2. Hold down the F/S button on the receiver, and connect the battery while holding down the button.
3. Disconnect the battery, and turn off the controller. Then turn on the controller and reconnect the battery. You should see a green light on the receiver indicating that it is connected to the controller. If so (replace the top shell for IRIS and IRIS+), reattempt the preflight steps.
If the motors spin at different rates, you will need to recalibrate the ESC by following this video tutorial.
Step 1: Examine your copter to ensure that the components are undamaged. Verify that the propellers are in the correct order of SF and SFP as shown following. Check that all propellers are attached with the writing on the propellers facing the sky.
Step 2: Press the safety button until blinking red, and connect the copter to Mission Planner or APM Planner on your ground station computer, and connect the copter to MavLink by selecting Connect. Select Initial Setup and Mandatory Hardware, and perform an accelerometer calibration as shown in this video tutorial. Next, perform a compass calibration as shown in this video tutorial.
If you experience poor GPS performance, it could be caused by interference between the GPS cables inside IRIS.
Step 1: Open the top shell.
Step 2: Loosen the tape holding the two thin gray wires from the FrSKY module. Reposition the wires as shown below, and re-stick the tape to the shell. Then replace the top shell.
There are a handful of reasons why your copter may be drifting. By following this guide, you should be able to find the the cause and eliminate it.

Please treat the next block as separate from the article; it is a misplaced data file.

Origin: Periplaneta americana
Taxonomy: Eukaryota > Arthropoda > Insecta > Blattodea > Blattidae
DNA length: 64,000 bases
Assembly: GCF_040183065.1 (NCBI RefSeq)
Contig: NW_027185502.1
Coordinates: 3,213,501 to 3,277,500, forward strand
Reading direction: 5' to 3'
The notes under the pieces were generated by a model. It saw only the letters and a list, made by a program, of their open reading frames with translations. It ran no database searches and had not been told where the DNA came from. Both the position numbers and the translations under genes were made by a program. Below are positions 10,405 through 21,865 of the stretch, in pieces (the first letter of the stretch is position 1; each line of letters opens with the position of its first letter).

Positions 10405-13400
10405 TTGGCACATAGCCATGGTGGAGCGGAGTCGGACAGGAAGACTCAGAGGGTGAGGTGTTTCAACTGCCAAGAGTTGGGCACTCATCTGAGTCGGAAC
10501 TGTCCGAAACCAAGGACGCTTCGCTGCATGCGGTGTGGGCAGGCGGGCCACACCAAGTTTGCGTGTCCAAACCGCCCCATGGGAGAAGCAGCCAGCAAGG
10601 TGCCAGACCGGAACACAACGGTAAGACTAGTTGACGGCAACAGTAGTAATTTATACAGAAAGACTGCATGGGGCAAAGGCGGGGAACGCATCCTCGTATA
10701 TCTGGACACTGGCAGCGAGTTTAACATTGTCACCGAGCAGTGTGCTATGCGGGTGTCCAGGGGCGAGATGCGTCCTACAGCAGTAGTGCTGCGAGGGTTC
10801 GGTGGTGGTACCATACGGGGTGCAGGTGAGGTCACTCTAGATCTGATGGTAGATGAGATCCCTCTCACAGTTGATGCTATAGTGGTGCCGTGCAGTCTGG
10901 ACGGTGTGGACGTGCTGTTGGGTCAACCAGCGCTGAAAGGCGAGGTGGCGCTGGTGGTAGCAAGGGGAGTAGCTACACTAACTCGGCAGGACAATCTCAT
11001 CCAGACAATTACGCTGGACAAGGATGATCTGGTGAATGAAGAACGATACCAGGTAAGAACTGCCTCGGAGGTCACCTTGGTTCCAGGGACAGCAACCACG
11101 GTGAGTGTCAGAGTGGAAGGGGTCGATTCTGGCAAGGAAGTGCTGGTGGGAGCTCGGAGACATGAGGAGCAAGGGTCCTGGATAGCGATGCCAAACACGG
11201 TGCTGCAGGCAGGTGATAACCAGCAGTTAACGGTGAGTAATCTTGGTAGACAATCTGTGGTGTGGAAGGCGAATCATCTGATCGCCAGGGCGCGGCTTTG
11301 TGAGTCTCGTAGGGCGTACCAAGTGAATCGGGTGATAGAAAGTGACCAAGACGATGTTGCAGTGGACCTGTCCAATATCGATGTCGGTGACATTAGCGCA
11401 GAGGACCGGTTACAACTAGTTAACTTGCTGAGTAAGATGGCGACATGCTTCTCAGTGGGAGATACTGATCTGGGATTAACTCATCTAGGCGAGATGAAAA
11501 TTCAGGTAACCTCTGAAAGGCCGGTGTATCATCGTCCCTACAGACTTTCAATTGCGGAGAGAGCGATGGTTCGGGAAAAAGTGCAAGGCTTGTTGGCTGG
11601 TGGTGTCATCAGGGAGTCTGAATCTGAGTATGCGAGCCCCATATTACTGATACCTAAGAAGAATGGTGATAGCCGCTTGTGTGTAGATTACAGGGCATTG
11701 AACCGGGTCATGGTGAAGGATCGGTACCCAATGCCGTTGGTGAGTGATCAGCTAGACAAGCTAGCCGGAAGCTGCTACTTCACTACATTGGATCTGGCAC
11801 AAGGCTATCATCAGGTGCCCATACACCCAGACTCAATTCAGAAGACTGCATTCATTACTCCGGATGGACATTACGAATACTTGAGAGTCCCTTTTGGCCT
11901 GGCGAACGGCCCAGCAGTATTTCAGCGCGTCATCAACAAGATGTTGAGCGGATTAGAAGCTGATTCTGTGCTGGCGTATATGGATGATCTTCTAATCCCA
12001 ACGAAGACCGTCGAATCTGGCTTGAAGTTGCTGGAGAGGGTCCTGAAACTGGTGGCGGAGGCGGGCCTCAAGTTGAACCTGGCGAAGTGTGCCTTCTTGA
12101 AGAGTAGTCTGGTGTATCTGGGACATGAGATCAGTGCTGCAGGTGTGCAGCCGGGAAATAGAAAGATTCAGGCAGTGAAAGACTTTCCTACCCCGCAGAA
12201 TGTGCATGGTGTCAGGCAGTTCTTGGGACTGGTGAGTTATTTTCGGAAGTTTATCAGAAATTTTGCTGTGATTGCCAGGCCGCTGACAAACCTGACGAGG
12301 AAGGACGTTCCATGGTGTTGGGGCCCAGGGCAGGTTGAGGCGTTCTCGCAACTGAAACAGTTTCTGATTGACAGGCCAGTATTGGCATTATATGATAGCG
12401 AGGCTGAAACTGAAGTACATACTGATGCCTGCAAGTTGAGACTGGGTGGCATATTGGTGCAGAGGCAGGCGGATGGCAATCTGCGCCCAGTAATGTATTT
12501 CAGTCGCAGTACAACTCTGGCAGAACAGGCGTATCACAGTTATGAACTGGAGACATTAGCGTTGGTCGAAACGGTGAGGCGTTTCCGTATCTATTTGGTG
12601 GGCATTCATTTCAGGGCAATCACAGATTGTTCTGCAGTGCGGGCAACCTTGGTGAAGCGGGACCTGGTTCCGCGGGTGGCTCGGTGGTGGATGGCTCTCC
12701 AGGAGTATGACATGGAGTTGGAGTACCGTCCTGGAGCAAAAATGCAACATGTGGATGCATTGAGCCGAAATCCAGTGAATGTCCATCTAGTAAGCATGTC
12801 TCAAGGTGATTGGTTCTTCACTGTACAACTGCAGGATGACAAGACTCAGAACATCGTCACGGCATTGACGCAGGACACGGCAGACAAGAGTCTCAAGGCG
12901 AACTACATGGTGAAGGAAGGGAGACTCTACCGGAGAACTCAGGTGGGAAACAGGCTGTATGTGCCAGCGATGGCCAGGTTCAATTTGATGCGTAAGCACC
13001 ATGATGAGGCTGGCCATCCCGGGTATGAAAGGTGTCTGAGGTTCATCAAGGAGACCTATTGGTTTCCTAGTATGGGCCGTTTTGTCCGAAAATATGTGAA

This guide is compatible with Iris+ and X8+ copters only.
For this guide, we assume that the copter is drifting while in Loiter Mode (GPS and Compass dependency).
Loiter mode depends on a good GPS Signal, which relies on two different factors:
The number of satellites is used to determine the current position of the Copter. The more satellites, the best accuracy. The best accuracy achievable is 1 meter (3 feet).
This stands for Horizontal Dilution of Precision, which may just be interpreted as the quality of the signal. The closer to 1, is the better. The vehicle will give us a green light as soon as the HDOP is 2.5 which means that we might have an error on the position of 2.5 meters (~7 feets).
Make sure you have nice weather and are clear of metal buildings and other sources of interference prior going through this guide.
Drifting can also be caused by unbalanced “trim” levels.
For stable flight, make sure all the trim indicators are centered. If they are not, use the switches to center them. Each trim switch correlates to the level indicators displayed on the screen. These can be easily get knocked out of position, so simply adjust them back to a level position.
Red: Trim indicators
Yellow: Trim switches
Make sure your trims indicators are centered.
Now that we are confident the trim levels are properly set, the next step is to perform a sticks calibration for the controller.
It’s possible your controller’s parameters were modified with unexpected results. To reset your controller back to its default values, please follow the Reset Procedure. Then perform a flight test to see if the drifting is still occurring.
Reseting your controller’s default values:
Let’s perform a radio calibration to make sure that the Auto Pilot knows where the center of the stick is located.
Here’s the process:
If you are still experiencing drifting issues, the COMPASS may be loosing orientation. Perform a compass calibration to see if this fixes the issue:
Since none of the preceding steps have solved the issue, we can rule out any problems with the Auto Pilot or the Radio Controller.
Now, let’s try to loading all the default parameters for your vehicle. Check out this video as an example. Remember to select the correct parameter for your vehicle.
As a final resource, we will perform an ESC Calibration.
After, do a final test flight.